They used to call it an America’s Cup Summer in Newport back in the day. Well it looks like Auckland has rightly inherited the title as COVID or no COVID, Level 2 or not, the harbour was packed with spectator boats and with limits of gatherings in one place of 100 the Royal New Zealand Yacht Squadron opened up all its rooms with up to 500 people spread through the various parts of the area.
So packed were the spectator boats that one of the first challenges off the competing teams was to weave through the fleet under tow to reach the race area.
COVID or no COVID Aucklanders appeared determined to support their team, whether defenders or the challengers with some spectator boats sporting flags of both nations, a kind of nod to the Deed of Gift’s “friendly competition between countries”.
Which boat would be quicker? Emirates Team New Zealand’s Te Rehutai or the Italians Luna Rossa Prada Pirelli? The rumours of superior boat speed for the Kiwi boat had been rife with reports all the way up to an unlikely (and those in the know stating impossible) 62 knots would mean the Italians would be able to do nothing. More rumours than one could keep up with many of them instantly dismissible. It would all be meaningless 2 minutes after the first boat entered.
Luna Rossa clearly would be more race ready having had t come through the hard way, Round Robin where they had their hat handed to them by INEOS, a semi-final against a ‘wounded’ American Magic and a Prada Cup final where a raft of improvements allowed them to reverse their fortunes against the British taking out a 6-1 win. AS Ken Read put it, certainly ‘race- hardened’.
ETNZ on the other hand had not raced another AC75 since before Christmas being limited to practice starts against their chase boat. Both teams of course, will not have paused in their continuous development both in straight line speed and getting through the tacks and gybes.
Race 1 went to Burling’s Boys on the ore colourful boat which after winning the start, sailed over the top of the Italians leading to what most of the commenttors agreed was a desperateattemt at a luff and protest which one could describe as a ‘swing and a miss’ allowing the Kiwis ot sail away while LRPP was forced into a tack. ETNZ then spent most of the race extending to around a half kilometre or 31 seconds by the finish.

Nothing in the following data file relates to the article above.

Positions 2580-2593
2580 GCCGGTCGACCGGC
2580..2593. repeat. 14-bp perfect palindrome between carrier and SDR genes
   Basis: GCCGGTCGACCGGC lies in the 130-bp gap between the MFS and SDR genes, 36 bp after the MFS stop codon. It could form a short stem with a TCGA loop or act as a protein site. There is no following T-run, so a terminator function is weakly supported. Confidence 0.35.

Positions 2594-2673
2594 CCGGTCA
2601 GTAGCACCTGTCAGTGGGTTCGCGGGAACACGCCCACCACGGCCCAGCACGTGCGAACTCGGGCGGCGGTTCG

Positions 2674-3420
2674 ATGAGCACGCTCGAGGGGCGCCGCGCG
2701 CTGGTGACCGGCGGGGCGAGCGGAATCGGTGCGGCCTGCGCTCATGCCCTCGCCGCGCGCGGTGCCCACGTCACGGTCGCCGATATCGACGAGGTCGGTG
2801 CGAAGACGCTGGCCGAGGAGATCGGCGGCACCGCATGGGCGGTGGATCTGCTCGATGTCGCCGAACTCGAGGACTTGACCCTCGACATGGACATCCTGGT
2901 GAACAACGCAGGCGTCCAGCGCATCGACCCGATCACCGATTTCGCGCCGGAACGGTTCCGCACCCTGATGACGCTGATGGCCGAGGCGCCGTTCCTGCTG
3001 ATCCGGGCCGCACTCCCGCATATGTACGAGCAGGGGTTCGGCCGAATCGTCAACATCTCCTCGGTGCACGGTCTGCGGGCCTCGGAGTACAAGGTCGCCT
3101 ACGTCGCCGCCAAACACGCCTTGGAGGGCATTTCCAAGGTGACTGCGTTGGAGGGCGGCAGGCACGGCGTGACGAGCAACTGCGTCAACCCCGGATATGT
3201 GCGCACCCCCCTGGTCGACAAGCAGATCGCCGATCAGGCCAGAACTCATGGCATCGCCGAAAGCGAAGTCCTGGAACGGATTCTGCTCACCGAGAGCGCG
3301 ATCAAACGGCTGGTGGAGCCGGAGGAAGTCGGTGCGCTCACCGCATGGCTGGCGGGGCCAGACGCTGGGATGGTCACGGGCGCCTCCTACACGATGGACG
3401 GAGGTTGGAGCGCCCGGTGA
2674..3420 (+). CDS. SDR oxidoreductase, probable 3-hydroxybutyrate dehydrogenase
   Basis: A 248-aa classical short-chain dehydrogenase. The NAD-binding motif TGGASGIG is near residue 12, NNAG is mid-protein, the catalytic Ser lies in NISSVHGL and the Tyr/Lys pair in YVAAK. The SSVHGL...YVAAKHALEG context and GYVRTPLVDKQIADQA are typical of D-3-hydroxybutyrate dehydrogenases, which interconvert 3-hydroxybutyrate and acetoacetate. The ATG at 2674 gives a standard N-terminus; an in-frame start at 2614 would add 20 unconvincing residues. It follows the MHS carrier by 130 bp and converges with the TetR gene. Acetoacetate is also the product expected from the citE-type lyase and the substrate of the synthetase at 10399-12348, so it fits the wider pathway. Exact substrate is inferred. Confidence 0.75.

In Race 2 the Italians reversed the situation at the start and gradually extended while pinning the New Zeaand boat over towards the left hand side of the course and for the first two laps (4 legs) gradually appeared to extend. About half way up the 5th leg Te Rehutai appeared to light up a bit and gradually wore LRPP down to finish just 7 seconds down on the Italian boat.
Why? Did they find a different gear? Did LRPP ease off? Did the wind speed change more in favour of the Kiwi set up? Did they pick up a wind band? Did the Kiwis shake off some of the ‘ring rustiness’? We won’t know on the showing of just one day and two races.
One thing is likely it that Spithill, Bruni and the Italian Team are probably as already race hardened as they will be, they have had way more actual race time while the Burling, Ashby, Tuke and the rest of them have a much greater opportunity to climb a curve.
Speculation apart however, unless the New Zealand team were easing themselves into the series (some might call it sandbagging – really?) the huge speed advantage that so many pundits speculated (it could be no more than speculation) that Te Ruhutai had really wasn’t apparent in todays conditions.
Going forward to Race 3 & 4 if the Friday forecast is correct with the wind going lighter may favour Luna Rossa while if the wind peps up just maybe the other way – any comment one way or the other would be a pure guess.
We will only know in (as I write this) in around 22 hours time. Personally, I think saying whether it will be Bruni lifting the cup in 6-11 races time would, right now, be no more than a guess.
Not much in the way of drama. It did appeare in the pre-start but the counter argument of lack of match practice for Peter Burling’s crew was put to rest as the two boats approached the start line with he Kiwis in a dominant position.
A short while later Spithill threw in a luff which was matched degree by degree by the Kiwis with once again the Italian protest light coming on while still altering – he really should read Rule 16. – SS